Thursday, January 30, 2014

Brochen Spectre

"Brochen Spectre" (Wikipedia)
I could write about the cold: it is unusually as cold as it usually used to be. However, the span of one life it not enough to prove that the climate is changing. The scale of a planet’s time is so large that the span of one life in it is essentially invisible, but only nothing is invisible. An accumulation of essentially invisible things can certainly have an impact.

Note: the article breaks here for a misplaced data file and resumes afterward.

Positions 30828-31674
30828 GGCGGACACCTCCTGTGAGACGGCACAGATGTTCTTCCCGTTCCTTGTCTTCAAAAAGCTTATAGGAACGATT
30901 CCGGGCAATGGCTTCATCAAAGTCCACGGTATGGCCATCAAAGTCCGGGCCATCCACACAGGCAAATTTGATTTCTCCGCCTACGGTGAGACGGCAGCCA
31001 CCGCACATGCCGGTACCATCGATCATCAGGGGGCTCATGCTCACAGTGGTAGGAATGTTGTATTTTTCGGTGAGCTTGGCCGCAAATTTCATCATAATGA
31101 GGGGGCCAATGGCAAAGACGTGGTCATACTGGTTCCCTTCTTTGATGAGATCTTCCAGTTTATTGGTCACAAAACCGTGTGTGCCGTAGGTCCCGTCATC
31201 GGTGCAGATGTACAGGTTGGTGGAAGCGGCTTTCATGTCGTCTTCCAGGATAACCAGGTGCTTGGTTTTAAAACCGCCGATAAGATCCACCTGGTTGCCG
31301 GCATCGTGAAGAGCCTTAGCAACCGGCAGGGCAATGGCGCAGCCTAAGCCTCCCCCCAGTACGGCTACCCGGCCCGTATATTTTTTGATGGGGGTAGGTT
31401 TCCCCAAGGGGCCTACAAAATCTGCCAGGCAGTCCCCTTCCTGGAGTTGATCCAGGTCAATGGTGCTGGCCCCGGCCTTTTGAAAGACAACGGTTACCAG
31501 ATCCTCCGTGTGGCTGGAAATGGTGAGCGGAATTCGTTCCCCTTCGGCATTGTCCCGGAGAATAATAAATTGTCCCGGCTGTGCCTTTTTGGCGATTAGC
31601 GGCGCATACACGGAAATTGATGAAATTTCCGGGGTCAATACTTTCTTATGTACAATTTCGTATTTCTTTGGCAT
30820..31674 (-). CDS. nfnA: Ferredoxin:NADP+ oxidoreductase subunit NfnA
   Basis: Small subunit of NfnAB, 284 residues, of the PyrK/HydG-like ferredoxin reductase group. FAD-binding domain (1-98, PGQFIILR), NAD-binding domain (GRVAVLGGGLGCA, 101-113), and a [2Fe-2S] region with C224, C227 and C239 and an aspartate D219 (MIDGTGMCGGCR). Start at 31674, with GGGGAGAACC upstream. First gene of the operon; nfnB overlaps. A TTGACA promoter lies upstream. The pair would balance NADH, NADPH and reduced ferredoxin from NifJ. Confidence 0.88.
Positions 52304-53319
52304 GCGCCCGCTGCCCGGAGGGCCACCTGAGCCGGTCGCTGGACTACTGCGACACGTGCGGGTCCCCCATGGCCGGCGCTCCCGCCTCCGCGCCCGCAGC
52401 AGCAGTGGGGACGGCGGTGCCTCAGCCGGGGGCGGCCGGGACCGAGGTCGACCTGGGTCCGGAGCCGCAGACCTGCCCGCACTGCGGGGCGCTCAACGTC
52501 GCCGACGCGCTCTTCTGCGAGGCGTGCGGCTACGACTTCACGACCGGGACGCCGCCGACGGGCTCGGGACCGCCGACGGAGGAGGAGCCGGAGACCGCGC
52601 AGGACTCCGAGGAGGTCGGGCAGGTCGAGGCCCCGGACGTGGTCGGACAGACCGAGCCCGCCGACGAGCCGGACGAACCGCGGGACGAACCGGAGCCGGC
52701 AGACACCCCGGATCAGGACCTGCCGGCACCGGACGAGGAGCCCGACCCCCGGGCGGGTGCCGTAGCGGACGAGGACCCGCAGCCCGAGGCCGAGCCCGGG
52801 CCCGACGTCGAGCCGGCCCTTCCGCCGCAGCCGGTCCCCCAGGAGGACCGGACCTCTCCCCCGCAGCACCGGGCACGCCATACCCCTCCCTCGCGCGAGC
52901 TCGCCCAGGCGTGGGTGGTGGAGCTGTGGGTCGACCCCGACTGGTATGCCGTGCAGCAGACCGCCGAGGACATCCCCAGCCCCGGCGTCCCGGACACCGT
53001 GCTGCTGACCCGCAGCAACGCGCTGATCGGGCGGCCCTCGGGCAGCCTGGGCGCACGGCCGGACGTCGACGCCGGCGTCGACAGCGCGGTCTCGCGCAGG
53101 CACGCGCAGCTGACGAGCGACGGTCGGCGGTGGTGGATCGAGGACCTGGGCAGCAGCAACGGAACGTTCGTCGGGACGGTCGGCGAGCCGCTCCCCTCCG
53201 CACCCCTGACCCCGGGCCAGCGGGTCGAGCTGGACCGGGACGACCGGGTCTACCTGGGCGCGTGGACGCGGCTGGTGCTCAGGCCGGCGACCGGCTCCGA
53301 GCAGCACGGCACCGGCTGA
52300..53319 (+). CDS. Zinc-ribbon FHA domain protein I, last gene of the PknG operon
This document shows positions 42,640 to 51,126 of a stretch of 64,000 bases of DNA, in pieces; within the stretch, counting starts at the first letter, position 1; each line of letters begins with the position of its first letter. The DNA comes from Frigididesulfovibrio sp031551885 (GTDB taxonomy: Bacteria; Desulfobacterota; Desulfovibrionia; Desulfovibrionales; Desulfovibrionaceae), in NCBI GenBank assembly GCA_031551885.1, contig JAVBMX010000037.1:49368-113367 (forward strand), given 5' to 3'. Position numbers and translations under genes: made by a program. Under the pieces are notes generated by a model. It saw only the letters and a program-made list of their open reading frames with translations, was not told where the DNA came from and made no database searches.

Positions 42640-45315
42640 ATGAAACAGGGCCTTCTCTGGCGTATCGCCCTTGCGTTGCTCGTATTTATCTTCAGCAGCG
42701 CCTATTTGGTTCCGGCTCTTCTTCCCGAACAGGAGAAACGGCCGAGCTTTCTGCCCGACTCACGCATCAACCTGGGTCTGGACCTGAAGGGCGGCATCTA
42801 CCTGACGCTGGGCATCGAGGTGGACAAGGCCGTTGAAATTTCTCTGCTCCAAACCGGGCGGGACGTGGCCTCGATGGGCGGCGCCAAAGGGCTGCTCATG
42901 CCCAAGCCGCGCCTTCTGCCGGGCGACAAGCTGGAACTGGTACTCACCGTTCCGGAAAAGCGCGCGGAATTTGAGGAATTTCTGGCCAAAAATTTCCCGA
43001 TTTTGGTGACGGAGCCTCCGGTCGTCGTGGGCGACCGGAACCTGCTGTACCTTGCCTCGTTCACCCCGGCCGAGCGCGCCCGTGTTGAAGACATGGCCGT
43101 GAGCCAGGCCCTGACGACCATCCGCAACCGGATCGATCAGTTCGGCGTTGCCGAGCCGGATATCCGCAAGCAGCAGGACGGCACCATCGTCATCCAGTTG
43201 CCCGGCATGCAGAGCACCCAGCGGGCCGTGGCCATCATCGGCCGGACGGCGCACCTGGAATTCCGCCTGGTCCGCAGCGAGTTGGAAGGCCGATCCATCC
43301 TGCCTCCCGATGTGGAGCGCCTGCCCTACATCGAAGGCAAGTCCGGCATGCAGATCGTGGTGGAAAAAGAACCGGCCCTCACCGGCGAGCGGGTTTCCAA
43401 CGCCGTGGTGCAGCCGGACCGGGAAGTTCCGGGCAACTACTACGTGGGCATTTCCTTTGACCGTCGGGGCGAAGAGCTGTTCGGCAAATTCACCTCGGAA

I could write about how satisfying it is to read passages from Thoreau’s journals to students who don’t quite get him, but could. That “could” fires my enthusiasm because his is a voice full of carefully observed and considered ambiguity. I always (or like to think it is always) read the whole of the passage from his journals that the anthology titles “Seeing.” In it, he references the Brochen Spectre, the obscure optical phenomenon of observing your shadow contained in a rainbow and reflected back in the water droplets of fog or cloud. It is apt because observing nature is a constant battle between self and other: the proper balance is essential. And what is proper? In a mobile the balance point is not always the center, so it is possible that under some circumstances, perhaps a little less of me is called for, though in my little world I will never be able to approach invisibility.

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